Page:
worth resurrecting. Some are not. Given that yours is "old and extremely
heavy" (how much is that - 10kg or 50kg?), then maybe it's worth fixing.
Or not.



--
Trevor Wilson
www.rageaudio.com.au

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Tim R
Guest

Sun Aug 09, 2015 11:13 pm   



On Sunday, August 9, 2015 at 12:21:40 AM UTC-4, Trevor Wilson wrote:
Quote:

**Since you have declined to provide any useful information, I doubt you
can be helped. A model number would be nice. Some old amps are well
worth resurrecting. Some are not. Given that yours is "old and extremely


Sorry about that, the model number was on the back.

It's an Onkyo TX-3000. I bought it for $5 at a thrift store years ago, and still remember carrying it to the car several blocks away.

I just looked it up, the weight is 11.4 kg. The date is given as 1981, which may make it almost 35 years old.

I haven't opened it up to look yet.

Trevor Wilson
Guest

Mon Aug 10, 2015 5:05 am   



On 10/08/2015 7:13 AM, Tim R wrote:
Quote:
On Sunday, August 9, 2015 at 12:21:40 AM UTC-4, Trevor Wilson wrote:

**Since you have declined to provide any useful information, I
doubt you can be helped. A model number would be nice. Some old
amps are well worth resurrecting. Some are not. Given that yours is
"old and extremely

Sorry about that, the model number was on the back.

It's an Onkyo TX-3000. I bought it for $5 at a thrift store years
ago, and still remember carrying it to the car several blocks away.

I just looked it up, the weight is 11.4 kg. The date is given as
1981, which may make it almost 35 years old.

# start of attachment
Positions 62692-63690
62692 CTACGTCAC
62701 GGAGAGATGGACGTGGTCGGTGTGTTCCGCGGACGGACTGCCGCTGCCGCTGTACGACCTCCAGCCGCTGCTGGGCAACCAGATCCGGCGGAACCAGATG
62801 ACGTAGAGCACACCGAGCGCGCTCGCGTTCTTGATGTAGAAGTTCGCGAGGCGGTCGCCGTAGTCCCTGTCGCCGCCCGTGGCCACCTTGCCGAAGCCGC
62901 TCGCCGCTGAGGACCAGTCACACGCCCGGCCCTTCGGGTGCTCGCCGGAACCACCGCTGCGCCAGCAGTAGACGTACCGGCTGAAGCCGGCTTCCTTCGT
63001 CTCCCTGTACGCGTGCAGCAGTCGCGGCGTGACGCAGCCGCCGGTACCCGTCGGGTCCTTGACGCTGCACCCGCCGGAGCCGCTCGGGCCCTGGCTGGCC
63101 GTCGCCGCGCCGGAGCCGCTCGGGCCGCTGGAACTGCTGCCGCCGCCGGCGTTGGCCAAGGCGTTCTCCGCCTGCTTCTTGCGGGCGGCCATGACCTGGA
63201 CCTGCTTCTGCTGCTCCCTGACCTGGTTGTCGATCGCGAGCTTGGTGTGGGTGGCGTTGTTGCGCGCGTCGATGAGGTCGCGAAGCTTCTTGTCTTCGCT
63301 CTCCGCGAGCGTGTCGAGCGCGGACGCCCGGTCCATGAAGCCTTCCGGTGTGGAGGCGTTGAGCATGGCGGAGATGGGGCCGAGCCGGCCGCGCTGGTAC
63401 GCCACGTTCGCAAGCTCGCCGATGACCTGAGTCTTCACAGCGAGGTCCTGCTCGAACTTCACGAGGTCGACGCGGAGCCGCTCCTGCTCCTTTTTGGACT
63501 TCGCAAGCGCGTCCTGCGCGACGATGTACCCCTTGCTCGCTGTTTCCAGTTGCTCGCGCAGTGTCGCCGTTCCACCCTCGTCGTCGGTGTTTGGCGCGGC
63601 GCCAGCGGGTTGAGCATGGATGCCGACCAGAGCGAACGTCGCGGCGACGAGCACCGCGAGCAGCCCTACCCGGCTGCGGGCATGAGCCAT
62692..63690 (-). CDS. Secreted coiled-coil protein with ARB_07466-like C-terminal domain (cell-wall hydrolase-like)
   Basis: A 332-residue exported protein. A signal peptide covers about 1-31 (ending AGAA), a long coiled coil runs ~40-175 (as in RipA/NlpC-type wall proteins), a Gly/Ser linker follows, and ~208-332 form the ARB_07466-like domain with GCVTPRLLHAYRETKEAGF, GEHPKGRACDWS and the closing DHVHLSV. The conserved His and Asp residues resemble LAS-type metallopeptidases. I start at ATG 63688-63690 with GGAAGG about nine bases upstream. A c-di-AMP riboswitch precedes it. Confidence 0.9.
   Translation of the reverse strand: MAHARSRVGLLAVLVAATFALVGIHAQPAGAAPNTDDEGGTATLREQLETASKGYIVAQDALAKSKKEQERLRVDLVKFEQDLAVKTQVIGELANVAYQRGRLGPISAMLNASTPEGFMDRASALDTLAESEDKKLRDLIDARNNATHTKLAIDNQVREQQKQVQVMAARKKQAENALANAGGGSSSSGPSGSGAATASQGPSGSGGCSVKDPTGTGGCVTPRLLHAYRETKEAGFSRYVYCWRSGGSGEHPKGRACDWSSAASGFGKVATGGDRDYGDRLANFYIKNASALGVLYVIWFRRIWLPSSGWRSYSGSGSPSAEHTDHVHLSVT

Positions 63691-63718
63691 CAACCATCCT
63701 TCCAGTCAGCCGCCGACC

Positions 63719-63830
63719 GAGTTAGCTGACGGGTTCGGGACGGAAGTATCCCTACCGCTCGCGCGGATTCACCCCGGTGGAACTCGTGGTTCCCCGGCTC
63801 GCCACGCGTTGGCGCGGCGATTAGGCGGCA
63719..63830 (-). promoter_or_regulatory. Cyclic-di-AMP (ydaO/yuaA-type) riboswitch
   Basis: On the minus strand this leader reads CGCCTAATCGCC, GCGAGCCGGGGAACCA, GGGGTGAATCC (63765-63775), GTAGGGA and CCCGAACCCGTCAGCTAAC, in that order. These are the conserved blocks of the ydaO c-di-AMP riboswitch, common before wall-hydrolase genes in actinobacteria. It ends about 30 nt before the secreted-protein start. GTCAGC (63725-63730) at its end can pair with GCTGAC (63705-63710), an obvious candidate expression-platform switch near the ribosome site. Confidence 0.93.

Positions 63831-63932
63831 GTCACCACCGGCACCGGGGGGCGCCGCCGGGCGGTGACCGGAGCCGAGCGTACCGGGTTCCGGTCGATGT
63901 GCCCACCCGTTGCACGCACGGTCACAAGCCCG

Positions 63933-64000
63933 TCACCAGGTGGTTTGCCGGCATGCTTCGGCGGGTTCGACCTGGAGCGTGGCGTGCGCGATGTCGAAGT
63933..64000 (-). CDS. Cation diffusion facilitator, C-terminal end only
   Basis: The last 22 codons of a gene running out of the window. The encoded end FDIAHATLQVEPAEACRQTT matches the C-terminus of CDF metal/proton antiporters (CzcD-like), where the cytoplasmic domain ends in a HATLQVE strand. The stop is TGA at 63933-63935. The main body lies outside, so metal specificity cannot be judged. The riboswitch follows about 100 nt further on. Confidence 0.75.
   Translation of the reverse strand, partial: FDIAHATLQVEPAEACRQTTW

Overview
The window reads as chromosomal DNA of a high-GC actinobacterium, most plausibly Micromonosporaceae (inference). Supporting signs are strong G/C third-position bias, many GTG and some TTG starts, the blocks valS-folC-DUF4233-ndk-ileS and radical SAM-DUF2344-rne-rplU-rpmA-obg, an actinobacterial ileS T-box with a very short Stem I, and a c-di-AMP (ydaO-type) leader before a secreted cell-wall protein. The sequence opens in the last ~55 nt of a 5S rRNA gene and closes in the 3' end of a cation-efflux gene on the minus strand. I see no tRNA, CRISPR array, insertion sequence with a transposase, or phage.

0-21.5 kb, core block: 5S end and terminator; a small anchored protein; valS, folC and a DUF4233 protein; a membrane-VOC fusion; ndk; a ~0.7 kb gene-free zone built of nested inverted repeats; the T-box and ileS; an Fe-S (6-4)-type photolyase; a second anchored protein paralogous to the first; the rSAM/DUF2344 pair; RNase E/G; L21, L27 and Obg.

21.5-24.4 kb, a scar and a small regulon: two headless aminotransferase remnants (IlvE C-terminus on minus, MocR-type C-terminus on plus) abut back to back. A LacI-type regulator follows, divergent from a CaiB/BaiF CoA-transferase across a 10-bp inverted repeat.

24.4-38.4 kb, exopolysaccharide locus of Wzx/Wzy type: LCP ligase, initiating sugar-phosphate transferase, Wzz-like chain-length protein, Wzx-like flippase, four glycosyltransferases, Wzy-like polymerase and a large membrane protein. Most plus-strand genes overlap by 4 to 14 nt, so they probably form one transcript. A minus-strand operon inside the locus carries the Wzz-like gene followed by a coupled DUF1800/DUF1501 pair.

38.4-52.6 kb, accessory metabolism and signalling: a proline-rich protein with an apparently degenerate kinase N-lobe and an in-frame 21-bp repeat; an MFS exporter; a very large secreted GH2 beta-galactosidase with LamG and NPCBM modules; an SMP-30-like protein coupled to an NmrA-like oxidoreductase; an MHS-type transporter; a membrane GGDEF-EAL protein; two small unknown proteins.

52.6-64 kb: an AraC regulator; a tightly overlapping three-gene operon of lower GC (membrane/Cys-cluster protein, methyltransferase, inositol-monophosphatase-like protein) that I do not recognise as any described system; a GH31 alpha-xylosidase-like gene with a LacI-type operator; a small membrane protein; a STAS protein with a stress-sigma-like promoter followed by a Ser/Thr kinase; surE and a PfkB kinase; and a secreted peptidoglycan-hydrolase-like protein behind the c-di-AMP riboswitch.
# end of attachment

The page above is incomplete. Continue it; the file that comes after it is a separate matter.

I haven't opened it up to look yet.


**I guess our definition of "heavy" is very different. 11.4kg is not
heavy. 50kg is heavy. Either way, your Onkyo is an attractive,
retro-styled receiver. Keep an eye on eBay for typical selling prices.
That will provide an indication as to the viability of repair. Your
first option should be to obtain a service manual, or schematic and
perform the usual fault-finding process.

--
Trevor Wilson
www.rageaudio.com.au

---
This email has been checked for viruses by Avast antivirus software.
https://www.avast.com/antivirus

Tim R
Guest

Mon Aug 10, 2015 2:27 pm   



On Monday, August 10, 2015 at 7:00:33 AM UTC-4, Mark Zacharias wrote:
Quote:
The OP has no technical expertise. Other than the 4 amp fuses on the rear of
the unit, his chances of fixing it himself are low.

Having said the obvious, if there is sound at that channel of the volume
control, the fault is most likely an output IC (STK0050II) or driver IC
(STK3062).


This is true. I can do some minor component replacement but am lost troubleshooting, so the chances of finding the right component are small.